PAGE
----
Reparations (Grad School Commentary On Readings)

reparations

American writer, journalist, and educator Ta-Nehisi Coates wrote a very eloquent essay, “The Case For Reperations”, which focuses on the heavy injustices black people in America have faced in history and face today. He alternates between picturing the lives of people who endured segregation during the twentieth century, such as Clyde Ross and Billy Lamar Brooks, and exposing America’s broader history of racism, especially during the infamous Jim Crow era. I say “exposed” because even today, where we believe we have risen above racism, we still deny our history to a broad extent and our modern world it begat.

America has a nasty habit of sweeping racism under the rug but Coates sticks to his guns, emphasizing how the profits of slave labor allowed America to economically rise into a world power. He insists racism is so deeply entrenched in American culture and history we would be living in a vastly different world without it. Racism, slavery, and genocide are as much part of the American tradition as apple pie. He is absolutely right. To distort or deny our dark history is callous and willfully ignorant at its best and monstrous at its worst. He makes an eloquent argument that makes you seriously consider making reparations to black people all around America.

But the problem is as soon as you do, you run into problems. Coates’ fatal flaw is he never specifies how to go about making reparations. Do we give all lower middle and lower class black people a hundred thousand dollars? Do we take people out of the projects and build suburbs for them, mirroring the opportunities presented to white people after World War II? Coates does give examples of a few models attempted under Lyndon Johnson, but he never uses them to come up with his own solutions.

This is where the other essayists Kevin Williamson and David Frum step in. They provide their own reasons why reparations would be practically difficult to impossible. Williamson does not show any specific ways reparations would be impractical, just the sentiment that “the path from policy to outcome is a crooked one.” Frum is more specific. He says reparations would cause as much distrust and contention as affirmative action, which is unpopular and controversial in its own right. Furthermore, black people are far from the only people who have been oppressed in America. What about Mexicans-Americans? What about women? What about Asians?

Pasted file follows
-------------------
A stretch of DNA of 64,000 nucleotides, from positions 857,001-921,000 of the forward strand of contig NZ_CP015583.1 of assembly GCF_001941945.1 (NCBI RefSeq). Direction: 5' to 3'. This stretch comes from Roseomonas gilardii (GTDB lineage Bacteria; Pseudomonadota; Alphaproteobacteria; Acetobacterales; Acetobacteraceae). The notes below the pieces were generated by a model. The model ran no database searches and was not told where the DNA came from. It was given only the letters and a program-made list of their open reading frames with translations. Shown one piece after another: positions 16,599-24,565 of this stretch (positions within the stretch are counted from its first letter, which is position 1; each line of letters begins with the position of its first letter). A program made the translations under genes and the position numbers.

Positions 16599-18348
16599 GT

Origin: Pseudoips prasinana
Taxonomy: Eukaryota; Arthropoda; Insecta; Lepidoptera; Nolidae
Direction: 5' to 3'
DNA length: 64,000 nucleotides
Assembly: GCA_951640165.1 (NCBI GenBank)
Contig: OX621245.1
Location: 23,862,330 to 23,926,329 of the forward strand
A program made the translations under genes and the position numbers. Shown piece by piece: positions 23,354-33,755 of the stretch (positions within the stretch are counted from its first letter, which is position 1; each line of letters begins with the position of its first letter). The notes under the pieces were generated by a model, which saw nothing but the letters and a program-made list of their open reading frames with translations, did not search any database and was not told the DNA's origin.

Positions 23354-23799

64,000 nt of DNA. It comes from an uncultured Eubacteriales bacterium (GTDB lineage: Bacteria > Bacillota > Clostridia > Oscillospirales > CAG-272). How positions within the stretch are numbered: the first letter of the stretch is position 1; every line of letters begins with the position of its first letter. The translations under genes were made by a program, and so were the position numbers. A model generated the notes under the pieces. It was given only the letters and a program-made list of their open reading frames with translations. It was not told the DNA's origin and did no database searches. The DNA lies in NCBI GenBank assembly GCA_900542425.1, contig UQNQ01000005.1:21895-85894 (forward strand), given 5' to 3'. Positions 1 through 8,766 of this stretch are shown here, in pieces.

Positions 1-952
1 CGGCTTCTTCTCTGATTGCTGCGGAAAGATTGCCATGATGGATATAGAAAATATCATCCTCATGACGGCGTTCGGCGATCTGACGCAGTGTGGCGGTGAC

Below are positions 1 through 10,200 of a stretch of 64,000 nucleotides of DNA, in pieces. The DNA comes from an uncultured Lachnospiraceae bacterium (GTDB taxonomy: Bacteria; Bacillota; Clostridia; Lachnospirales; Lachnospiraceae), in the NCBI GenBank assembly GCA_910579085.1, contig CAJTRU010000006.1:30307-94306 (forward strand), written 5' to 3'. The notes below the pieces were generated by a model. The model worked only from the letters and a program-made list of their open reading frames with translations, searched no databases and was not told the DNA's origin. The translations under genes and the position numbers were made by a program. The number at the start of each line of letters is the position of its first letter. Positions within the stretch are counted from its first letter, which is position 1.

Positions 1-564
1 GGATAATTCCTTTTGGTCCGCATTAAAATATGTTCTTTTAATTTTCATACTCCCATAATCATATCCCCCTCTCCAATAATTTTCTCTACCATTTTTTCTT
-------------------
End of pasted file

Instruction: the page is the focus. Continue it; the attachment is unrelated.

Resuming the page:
As for me, I am pessimistic. I don’t feel confident about reparations, at least the kind Coates has in mind. Bureaucracies exist first and foremost for themselves and for the capitalists who employ their workers. They are designed to be ineffective and to cause more problems than they solve. In my last essay I discussed how building the projects and renovating public schools in Chicago were both fraught with problems. Both government programs were enormously saddled by bureaucratic complications and ultimately were not given enough support because America insisted on private enterprises having most of the power.

What should have been humanitarian missions became another form of business. Services were sold like a product to costumers and only the customers who could afford the services were the ones who bought it. The people who needed those services the most, the poor and destitute, did not receive much. The projects were neglected until they became dilapidated and dangerous because private enterprises didn’t see any profit in it. Chicago’s public schools were not renovated in an efficient way to be totally inclusive for the same reason. Bureaucracies are designed to be ineffective. Bureaucratic solutions succeed most in making bureaucracies more pervasive. Working with the system, playing within the rules, makes for minimal progress. The house always wins.

And this is a cause for deep sadness. The people, especially the oppressed people, deserve better. They deserve justice. I do have some optimism. Though gaining progress within the system, through bureaucracies, is very slow but there are at least marked improvements. The lives of black people are enormously better than they were a century ago. The lives of women have had similar drastic improvements. However, those improvements came with heavy costs. With each concession capitalism makes, with each loan it gives you, it finds some way to make you accumulate interest. Prejudices vanish, but some stay and become ever more insidious.

My own solution is through a complete overhauling of the social structure. To create equality it would be necessary to attack the disease itself, not the symptoms. This means taking away the power of the capitalists who profit from bureaucratic hierarchies and then to decentralize the power to give it back to the people. I am no expert on political philosophy and activism, so I will admit I have little knowledge of how to make this drastic change go about. I can only point to a better idea.

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